Words Can be art

I would say that most people don’t consider that words can be art.  There was a time that I would have thought that way, too.  The older I get the more I appreciate a beautifully worded story, card, Facebook post, or poem.  As a matter of fact, poems that I learned as a child or as a teenager now provide so much inspiration for me.

words invoke feelings and learning

I started considering this today when I began preparing posts for our upcoming Live sale, Ghostly Gathering.  When I think about things that can inspire an eerie feeling, Edgar Allen Poe tends to pop into my mind.  I think this comes from my studies of his works in high school.

As a teacher and parent, I have realized the importance of rhymes and riddles in teaching children to learn to read and enjoy the written word.  Nursery rhymes are the keystone of developing literacy in young children in my opinion.  My opinion, by the way, is backed up with over thirty years of parenting and grandparenting as well as more than twenty years of teaching.

Words are artful just like paintings

But, more than just the utility of using nursery rhymes for a purpose is that they are fun, and catchy.  I can still draw from my bank of nursery rhymes that I knew as a child to entertain a fussy toddler.  Those flowing words create mood, emotion, and distraction when needed.  I believe those same characteristics apply to a painting or sculpture.  


Over the years, some words and phrases in particular have made an impression on me.  Nevermore, is one of them.  I may not have realized when we were reading and memorizing Edgar Allen Poe in high school that I would still be using his words to enhance the spooky vibes of the harvest season.  I treasure those words that I remember now.  Obviously, some memorization in school is completely pointless, but I see the value in memorizing poetry.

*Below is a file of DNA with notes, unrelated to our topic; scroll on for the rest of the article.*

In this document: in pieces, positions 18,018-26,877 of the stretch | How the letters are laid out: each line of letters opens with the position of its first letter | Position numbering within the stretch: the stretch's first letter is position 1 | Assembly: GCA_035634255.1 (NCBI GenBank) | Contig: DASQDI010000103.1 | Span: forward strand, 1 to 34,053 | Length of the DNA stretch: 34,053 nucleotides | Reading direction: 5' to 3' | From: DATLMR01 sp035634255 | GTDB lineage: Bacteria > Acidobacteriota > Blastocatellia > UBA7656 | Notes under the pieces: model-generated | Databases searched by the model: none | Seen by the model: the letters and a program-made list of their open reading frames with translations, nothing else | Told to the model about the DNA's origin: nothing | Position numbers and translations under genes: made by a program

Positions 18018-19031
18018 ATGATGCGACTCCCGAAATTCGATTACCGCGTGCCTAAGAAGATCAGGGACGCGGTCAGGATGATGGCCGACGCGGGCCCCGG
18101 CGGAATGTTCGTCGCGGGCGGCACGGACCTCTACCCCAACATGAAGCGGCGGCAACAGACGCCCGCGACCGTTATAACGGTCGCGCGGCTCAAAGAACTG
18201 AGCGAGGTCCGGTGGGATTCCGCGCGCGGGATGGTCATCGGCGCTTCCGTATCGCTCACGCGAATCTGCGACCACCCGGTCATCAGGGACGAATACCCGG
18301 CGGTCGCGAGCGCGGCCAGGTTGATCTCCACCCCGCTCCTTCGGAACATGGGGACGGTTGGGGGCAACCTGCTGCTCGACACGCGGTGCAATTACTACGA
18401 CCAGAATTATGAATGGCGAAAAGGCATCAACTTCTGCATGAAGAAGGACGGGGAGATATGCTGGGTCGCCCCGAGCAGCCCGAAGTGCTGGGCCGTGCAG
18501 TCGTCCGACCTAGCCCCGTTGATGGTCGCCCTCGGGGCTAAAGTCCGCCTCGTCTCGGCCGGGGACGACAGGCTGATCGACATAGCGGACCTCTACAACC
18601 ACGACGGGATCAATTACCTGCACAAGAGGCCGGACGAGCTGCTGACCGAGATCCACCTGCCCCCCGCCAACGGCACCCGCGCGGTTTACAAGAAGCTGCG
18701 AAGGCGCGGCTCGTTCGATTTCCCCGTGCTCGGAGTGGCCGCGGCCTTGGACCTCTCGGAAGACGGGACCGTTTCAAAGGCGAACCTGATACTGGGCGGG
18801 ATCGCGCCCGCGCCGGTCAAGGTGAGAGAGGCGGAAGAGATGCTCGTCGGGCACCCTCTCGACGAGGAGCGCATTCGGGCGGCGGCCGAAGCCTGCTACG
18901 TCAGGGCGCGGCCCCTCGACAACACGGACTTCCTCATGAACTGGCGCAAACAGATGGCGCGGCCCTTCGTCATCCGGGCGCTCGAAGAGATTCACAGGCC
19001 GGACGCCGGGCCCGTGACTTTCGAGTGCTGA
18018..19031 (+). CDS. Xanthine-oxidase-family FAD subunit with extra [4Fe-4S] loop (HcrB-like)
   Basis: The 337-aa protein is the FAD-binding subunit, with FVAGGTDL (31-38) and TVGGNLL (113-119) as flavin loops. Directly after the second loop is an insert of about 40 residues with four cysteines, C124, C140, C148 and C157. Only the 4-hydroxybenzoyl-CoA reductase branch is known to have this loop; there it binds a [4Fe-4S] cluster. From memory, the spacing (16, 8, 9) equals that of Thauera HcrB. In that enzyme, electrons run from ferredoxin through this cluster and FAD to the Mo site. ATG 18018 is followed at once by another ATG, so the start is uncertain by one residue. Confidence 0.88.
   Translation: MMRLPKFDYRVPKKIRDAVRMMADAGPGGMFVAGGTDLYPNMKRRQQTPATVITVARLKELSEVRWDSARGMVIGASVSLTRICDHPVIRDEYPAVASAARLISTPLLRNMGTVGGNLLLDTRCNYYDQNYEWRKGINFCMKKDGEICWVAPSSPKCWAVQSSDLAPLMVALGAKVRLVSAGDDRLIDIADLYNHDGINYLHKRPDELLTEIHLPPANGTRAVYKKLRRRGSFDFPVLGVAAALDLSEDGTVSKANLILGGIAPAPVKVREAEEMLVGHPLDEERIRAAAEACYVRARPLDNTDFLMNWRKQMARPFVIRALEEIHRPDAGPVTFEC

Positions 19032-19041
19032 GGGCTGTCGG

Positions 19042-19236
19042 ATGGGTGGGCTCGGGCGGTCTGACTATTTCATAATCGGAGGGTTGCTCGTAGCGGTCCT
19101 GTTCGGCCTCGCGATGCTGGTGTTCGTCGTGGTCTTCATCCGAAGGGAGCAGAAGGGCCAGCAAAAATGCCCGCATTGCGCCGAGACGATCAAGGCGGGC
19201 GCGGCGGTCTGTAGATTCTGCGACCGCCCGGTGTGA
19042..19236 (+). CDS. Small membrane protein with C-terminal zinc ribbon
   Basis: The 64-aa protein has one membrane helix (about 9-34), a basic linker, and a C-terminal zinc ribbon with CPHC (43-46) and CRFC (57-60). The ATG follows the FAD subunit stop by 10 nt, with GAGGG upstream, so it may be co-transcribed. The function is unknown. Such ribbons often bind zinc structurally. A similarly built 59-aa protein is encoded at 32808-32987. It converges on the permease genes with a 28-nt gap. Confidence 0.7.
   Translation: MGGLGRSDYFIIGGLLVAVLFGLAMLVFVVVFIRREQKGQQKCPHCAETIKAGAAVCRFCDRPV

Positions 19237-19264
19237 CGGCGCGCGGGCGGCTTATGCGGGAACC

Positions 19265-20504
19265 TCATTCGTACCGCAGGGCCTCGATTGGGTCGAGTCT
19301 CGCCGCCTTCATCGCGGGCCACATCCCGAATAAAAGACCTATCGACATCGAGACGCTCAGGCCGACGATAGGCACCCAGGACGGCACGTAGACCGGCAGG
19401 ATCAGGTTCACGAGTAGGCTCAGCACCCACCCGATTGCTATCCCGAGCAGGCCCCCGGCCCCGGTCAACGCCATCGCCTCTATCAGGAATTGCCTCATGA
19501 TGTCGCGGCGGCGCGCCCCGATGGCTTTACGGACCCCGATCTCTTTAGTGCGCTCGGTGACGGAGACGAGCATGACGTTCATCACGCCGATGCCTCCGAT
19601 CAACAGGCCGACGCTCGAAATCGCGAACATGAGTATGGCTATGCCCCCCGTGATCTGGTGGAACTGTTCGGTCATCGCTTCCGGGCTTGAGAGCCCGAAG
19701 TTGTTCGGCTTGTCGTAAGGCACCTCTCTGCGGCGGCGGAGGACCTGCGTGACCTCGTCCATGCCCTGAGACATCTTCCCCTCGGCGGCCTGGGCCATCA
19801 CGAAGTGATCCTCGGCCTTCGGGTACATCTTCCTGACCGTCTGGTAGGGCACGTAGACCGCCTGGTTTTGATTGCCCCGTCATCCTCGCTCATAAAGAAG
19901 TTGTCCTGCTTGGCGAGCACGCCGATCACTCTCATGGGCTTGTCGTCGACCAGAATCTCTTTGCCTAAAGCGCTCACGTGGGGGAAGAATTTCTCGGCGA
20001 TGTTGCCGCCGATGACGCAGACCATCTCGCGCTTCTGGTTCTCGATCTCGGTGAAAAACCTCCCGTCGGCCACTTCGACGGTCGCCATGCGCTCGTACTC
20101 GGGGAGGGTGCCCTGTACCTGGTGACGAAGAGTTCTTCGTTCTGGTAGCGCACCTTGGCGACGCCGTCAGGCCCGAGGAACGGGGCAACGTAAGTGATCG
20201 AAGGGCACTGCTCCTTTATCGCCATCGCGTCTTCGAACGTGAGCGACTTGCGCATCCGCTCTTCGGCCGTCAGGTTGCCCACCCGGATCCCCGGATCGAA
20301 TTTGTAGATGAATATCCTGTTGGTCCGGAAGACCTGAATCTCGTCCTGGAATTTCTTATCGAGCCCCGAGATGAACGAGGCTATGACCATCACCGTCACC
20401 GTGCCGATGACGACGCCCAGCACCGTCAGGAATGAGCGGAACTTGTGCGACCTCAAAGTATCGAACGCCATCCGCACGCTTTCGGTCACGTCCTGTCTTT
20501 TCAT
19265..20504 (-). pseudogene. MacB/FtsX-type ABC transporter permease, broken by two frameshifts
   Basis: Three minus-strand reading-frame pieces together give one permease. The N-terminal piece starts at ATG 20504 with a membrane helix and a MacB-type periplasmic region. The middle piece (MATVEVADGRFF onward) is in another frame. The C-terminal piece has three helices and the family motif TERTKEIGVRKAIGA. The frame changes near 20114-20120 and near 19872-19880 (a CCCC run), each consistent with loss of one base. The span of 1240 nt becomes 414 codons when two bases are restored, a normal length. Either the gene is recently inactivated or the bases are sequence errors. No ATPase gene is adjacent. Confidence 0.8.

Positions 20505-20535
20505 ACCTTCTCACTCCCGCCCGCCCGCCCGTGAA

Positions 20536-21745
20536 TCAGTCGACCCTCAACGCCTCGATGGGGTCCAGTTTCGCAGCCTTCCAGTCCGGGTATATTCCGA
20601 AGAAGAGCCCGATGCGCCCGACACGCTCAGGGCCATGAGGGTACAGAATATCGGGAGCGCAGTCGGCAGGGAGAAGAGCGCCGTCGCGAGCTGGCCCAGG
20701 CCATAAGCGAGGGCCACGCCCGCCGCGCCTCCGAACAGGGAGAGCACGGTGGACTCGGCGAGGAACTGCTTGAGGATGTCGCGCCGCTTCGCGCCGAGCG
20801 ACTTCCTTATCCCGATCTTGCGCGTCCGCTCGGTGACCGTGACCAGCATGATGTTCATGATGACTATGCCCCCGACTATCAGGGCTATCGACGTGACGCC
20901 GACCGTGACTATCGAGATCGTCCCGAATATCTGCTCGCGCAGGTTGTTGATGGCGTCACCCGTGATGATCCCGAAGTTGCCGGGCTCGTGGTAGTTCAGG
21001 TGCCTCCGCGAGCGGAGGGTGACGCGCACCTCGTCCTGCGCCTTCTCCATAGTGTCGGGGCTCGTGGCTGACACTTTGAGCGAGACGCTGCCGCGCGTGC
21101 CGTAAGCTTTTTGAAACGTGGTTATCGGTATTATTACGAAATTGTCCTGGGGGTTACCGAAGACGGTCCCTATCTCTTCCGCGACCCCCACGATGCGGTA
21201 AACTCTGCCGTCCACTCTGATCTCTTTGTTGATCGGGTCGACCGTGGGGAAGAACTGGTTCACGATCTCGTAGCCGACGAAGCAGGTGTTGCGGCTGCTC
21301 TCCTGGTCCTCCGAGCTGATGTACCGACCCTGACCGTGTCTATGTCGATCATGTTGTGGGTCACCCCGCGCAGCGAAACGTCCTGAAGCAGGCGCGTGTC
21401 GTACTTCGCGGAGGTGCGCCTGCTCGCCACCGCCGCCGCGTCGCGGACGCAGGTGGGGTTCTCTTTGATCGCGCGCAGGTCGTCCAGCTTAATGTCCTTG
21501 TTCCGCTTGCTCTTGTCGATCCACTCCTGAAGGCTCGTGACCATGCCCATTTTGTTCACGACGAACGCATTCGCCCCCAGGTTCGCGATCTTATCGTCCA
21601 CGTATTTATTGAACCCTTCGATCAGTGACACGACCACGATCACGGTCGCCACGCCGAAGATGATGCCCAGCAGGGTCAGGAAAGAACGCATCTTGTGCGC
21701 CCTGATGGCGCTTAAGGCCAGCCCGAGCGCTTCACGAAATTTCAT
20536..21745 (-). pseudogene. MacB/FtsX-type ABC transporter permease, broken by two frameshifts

It is my belief that a teacher can inspire art with words in order to teach public speaking, tempo, and expression.  I know most people would agree that listening to someone read or speak using expression is much better than listening to the same speaker without expression.  Kids are the same way.  I see daily how use of the written or spoken word can bore them or move them.

My memory of mamaw involves words

My mamaw, my mom’s mom, recited poetry all the time.  It is one of the memories about her that  I cherish most.  I’m sure she was taught that as a child.  This was something from her education that she used until the end of her life to entertain herself and the children in our family.  

"Dear Mother, how pretty the moon looks to-night!
She was never so cunning before;
Her two little horns are so sharp and so bright,
I hope she'll not grow any more." Poem excerpt from "The New Moon" originally written by Mary Howitt

In loving memory of Imogene Caudill who made this poem so special that I can still hear it in her voice.

Words can be art

Let’s remember that words can be art and inspire future generations to use the spoken, and written, word creatively.  These words can add so much to our lives just like a beautiful piece of art.  Furthermore, unlike traditional art, words can be carried around with us inside our heads and hearts.  

Similar Posts


  1. I love that you love poetry so much. My love for this began at a very early age with my Uncle Ray Back teaching me The Night before Christmas. As a very tiny first grader at Dixon School I stood on a wooden crate and recited this for our Christmas play.

  2. Love everything about this… and the photo of your mamaw brought a flood of beautiful memories of big smiles and hugs. Also, of course, evoked memories of my mother too. 🥹

    1. Thank you! Your mom enhanced my love of the written word. She taught me so much and was such a kind person! I know you miss her. Thanks for taking the time to comment.

Leave a Reply

Your email address will not be published. Required fields are marked *